I could have told you the conclusion to JAMA's recent DMAA study, and I don't carry a Ph.D after my name nor have I conducted a lab experiment since my freshmen year of college (and that study was not peer review or published).
A research letter found DMAA is still on sale in the United States despite FDA sending warning letters to companies who sell the exercise supplement (Arch Intern Med. 2012;():1-2. doi:10.1001/2013.jamainternmed.724). As attorneys Justin Prochnow and Rob Herrington noted in an INSDIER article, "An FDA warning letter is not proof of a violation, but merely the FDAs opinion that a violation has occurred."
While some companies have chosen to remove DMAA from their products after receiving a warning letter from FDA, plenty still feel the agency is wrong. They argue DMAA is legal and that selling the product is safe. Therefore, it's no surprise that companies that feel their products are safe and legal would continue to sell them.
I image the researchers, if they understood the nature of FDA warning letters, were looking for headlines with this article. And they got them. The U.S. News and World Report covered the paper and said DMAA sports supplements have been linked to at least two deaths, but yet, said the small study published found all 16 of the products mentioned in the FDA's warning letters are still available through online retailers. U.S. News did not mention that at least one of the companies has removed DMAA from its formulas.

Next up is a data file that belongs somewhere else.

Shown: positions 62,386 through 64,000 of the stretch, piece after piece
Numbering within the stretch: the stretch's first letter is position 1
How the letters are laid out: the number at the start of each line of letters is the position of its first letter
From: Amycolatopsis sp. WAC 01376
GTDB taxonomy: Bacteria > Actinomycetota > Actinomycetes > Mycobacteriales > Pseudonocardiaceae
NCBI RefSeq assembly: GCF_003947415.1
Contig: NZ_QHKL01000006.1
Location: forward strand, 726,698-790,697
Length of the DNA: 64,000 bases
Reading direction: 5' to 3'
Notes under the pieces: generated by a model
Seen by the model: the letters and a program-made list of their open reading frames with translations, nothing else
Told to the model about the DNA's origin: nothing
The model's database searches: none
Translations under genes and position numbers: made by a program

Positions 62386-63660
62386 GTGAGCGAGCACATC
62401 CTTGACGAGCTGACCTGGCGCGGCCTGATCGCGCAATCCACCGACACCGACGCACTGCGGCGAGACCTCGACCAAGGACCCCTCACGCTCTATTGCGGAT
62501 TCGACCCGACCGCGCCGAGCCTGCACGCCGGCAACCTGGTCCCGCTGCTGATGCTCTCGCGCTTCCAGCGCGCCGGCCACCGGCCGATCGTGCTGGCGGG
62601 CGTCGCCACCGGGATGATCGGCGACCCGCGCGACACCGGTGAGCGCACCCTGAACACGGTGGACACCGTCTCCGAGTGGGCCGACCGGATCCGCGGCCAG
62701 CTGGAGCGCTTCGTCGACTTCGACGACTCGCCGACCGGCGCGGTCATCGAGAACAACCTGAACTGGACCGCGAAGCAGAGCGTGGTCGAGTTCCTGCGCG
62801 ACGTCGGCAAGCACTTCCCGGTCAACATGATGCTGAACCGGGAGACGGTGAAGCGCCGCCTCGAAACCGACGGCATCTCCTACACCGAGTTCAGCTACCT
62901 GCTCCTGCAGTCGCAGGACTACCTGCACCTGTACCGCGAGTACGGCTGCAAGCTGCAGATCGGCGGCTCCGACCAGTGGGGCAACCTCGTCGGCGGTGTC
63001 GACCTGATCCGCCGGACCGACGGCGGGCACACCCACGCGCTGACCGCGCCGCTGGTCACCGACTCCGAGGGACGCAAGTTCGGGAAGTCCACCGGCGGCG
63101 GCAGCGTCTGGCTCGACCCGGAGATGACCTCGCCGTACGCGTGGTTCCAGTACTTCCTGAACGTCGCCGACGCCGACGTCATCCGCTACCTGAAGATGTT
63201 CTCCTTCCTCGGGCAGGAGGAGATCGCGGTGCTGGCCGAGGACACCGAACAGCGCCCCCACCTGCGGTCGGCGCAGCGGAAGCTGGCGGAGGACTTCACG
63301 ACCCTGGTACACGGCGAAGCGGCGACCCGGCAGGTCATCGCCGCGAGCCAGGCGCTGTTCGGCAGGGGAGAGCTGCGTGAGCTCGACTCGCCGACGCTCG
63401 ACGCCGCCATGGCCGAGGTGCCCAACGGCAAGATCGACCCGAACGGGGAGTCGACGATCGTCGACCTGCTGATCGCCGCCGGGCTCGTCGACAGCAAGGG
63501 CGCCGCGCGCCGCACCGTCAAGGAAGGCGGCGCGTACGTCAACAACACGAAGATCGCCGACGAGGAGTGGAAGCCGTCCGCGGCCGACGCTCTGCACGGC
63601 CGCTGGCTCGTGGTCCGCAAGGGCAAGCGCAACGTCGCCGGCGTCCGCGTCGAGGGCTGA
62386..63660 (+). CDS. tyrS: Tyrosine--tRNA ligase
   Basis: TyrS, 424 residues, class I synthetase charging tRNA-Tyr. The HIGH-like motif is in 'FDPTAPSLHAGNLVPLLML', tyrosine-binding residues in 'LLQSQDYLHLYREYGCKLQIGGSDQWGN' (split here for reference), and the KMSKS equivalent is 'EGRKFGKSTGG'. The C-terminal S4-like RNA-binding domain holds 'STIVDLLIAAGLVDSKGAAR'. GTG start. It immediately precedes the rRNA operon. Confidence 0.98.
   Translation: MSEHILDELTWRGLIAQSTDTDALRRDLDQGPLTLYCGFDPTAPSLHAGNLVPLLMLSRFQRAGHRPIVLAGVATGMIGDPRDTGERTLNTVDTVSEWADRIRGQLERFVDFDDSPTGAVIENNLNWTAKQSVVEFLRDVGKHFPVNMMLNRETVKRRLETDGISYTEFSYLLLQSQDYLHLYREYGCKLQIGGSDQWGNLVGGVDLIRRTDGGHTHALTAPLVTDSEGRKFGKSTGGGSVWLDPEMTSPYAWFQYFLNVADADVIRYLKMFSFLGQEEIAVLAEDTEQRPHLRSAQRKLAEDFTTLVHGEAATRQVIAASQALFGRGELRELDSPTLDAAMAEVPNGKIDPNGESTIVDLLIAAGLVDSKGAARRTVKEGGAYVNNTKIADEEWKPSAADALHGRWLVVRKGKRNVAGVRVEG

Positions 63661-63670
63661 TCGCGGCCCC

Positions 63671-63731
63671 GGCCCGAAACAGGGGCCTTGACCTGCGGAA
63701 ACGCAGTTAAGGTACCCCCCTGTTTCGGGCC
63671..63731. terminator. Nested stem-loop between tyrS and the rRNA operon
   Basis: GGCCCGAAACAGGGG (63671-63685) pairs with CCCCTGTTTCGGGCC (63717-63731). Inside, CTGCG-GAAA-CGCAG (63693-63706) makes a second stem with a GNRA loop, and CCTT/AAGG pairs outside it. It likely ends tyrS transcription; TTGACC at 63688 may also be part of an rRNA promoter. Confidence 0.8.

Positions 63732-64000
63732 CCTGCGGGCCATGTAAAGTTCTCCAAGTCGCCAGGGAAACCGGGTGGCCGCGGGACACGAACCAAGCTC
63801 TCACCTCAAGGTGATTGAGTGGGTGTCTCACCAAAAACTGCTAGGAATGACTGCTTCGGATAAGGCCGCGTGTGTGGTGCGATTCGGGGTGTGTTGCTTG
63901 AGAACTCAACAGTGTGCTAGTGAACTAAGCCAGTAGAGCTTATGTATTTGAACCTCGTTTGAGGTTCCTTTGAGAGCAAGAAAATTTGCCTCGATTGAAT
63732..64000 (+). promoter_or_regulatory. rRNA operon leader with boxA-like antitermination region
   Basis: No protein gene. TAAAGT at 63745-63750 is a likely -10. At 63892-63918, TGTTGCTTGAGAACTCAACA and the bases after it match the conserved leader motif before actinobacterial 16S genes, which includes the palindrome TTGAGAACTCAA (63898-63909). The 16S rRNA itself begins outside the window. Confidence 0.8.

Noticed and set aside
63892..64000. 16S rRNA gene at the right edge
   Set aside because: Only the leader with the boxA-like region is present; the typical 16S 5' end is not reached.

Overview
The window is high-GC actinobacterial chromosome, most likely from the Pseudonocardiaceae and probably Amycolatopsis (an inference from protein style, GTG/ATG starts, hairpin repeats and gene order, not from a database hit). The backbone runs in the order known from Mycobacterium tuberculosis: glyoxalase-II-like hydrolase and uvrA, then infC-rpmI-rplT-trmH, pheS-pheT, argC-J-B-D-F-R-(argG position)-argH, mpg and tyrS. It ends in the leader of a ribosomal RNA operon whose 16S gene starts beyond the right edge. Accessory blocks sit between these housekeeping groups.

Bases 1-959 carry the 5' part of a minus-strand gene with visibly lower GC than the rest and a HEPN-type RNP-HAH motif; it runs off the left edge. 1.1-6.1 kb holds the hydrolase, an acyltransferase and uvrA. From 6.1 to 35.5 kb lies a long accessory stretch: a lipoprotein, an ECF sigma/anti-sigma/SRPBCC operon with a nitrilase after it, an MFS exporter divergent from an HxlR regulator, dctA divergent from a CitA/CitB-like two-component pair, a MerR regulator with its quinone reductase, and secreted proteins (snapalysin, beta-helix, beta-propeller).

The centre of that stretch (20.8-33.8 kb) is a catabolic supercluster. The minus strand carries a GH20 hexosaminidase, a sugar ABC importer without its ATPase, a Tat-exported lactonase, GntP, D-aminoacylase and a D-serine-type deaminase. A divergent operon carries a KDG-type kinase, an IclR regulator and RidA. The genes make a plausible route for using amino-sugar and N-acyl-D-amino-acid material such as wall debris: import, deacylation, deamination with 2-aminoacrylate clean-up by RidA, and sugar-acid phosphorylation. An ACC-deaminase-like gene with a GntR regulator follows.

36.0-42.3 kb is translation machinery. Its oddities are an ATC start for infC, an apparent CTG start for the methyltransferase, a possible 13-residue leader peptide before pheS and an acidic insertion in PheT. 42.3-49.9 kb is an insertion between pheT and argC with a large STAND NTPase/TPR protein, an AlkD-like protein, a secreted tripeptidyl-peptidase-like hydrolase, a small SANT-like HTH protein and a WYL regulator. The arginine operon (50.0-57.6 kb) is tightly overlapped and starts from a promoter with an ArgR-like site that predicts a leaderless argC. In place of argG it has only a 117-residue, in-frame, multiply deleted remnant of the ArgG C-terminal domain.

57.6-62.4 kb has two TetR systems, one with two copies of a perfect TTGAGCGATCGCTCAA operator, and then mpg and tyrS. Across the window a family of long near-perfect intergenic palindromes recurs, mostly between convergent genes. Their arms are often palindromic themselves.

The study used Google to find the 16 products were still available online , and went to General Nutrition Centers (GNC) to find 12 DMAA products on the shelves.
Luckily, the Council for Responsible Nutrition (CRN) represented the industry in the U.S. News article. Duffy MacKay, vice president of scientific and regulatory affairs at CRN, said FDA has the authority to remove these products from the market if the agency finds they are harmful. The fact that it hasn't shows FDA hasn't yet reached this conclusion. If consumers are confused, MacKay said they should talk to their doctors.
GNC was also quoted as saying it believes the products are lawful.
Pieter Cohen, M.D., assistant professor of medicine at Harvard Medical School and known supplement critic, had the last word in the article. He said DMAA should be banned.
But Cohenor even FDAdoesn't have the final say. If the agency ultimately feels it has the proof to remove DMAA from the market, it will. At that point, I imagine the issue will end up in court. Then, we'll get our final answer.
If a court were to rule DMAA is illegal, and then, products were still found on the shelvesI'd say that would warrant a JAMA study.